The other hand
I don’t tutor high school students.
It’s funny. I’ve never read any books by Justine Larbaleister but I read her blog and when she recommended My life as a rhombus I guess I was feeling in a suggestible mood because I ordered it right then. And I’m glad I did; its a good solid read, engaging enough to make me delay setting out for the train last Friday evening until I finished it. Course then I had to reread the last chapter because I’d skim-read so much of it.
From the new glass bridge which spanned the inscrutable waters of the Grand Canal, the tram purred downhill and glided gently into the heart of the city.
It was the opening of this book that persuaded me to buy it. The way Ní Duibhne pokes fun at that certain class of Dublin people. It made me smile, but because I knew that there really are people who think that way. Or at least there used to be, now with the demise of the Celtic Tiger maybe there are less of them than there once were.
Things started to fall apart at home when my brother, Jaja, did not go to communion and Papa flung his heavy missal across the room and broke the figurines on the étagére.
Kambili, the teenage narrator of the book, is a 15 year old girl. In many ways she lives a priveliged life in Nigeria. Her father owns factories; he is a “big man” in the community. A fact that is brought home to her when she visits her less well off aunt and cousins. But wealth doesn’t equal happiness. Kamibili and her brother Jaja live under the strict rules of their father and his fiercely religious beliefs.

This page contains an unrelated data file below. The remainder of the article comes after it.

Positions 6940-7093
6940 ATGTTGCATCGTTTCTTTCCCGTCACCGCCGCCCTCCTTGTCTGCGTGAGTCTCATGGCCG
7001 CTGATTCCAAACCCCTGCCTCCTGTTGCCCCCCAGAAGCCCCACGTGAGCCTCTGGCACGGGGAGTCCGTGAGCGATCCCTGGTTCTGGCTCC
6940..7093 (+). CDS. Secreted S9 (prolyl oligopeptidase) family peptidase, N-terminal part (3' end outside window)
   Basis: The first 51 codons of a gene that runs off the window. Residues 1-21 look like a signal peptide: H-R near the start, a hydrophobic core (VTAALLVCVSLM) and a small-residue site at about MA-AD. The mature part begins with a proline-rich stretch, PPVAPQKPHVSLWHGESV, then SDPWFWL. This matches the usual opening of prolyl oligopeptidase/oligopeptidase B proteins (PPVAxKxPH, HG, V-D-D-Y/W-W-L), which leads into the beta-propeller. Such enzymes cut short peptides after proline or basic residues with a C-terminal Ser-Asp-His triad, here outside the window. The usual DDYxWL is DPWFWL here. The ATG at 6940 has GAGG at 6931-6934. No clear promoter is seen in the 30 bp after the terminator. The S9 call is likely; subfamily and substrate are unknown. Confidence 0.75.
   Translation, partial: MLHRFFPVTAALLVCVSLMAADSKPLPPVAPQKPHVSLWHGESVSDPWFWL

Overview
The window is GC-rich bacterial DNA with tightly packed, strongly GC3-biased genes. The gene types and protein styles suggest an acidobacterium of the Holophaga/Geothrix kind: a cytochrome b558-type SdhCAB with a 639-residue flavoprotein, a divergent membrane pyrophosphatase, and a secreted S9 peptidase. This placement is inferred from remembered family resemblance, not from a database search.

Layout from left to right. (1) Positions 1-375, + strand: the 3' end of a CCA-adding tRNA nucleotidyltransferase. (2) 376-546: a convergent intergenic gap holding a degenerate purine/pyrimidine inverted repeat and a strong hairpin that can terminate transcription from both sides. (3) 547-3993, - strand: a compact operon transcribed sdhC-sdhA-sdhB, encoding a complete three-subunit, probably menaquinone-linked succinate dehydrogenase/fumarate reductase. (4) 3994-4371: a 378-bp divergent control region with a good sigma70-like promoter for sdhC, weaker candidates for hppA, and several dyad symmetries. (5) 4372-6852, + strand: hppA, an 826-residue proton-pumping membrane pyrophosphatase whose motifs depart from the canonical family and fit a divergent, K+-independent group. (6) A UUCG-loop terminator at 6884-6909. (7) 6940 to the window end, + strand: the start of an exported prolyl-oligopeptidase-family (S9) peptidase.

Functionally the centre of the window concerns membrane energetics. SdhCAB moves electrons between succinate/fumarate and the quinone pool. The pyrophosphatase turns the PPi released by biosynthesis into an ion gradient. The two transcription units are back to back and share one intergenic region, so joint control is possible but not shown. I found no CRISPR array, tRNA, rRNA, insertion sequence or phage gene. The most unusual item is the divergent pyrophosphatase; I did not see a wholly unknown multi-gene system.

ISBN: 9780007200283 This is the story of a collection of different characters; Ugwu from a small village who becomes a Houseboy to Odenigbo, a university professor. His lover Olanna. Her twin sister Kainene. Kainene’s English lover Richard. The setting, Nigeria in...
It seems increasingly likely that I really will undertake the expedition that has been occupying my imagination now for some days.
The Remains of the Day is about Stevens, a butler in a “grand old English house”. He spent his life trying to be a “great” butler in the service of Lord Darlington. With the death of Darlington he remains in Darlington Hall working for the new owner a rich American, Mr Farraday. It is at Mr. Farraday’s suggestion that Stevens, our narrator, first begins thinking about taking a short trip out into the English countryside, and to see Miss Kenton. Now Mrs. Benn she recently sent him a letter, hinting, Stevens thinks, at her unhappy marriage and her wish to return to service in Darlington Hall. On his journey Stevens reflects over his life and the changes he has seen.
My name is Kathy H. I’m thirty-one years old, and I’ve been a carer now for over eleven years. That sounds long enough, I know, but actually they want me to go on for another eight months, until the end of this year.
I picked this upon impulse. At home, looking for something for the train, I recognised the author’s name and thought that I may as well give it a go. And I’m so glad I did because I loved this book. The narrator is Kathy H., a 31 year old woman, and the book is her memories of life at boarding school. She and other students lived at Hailsham where they were taught by the “guardians” and brought up in a privileged manner. But all is not as it seems and throughout the novels there are hints at something darker.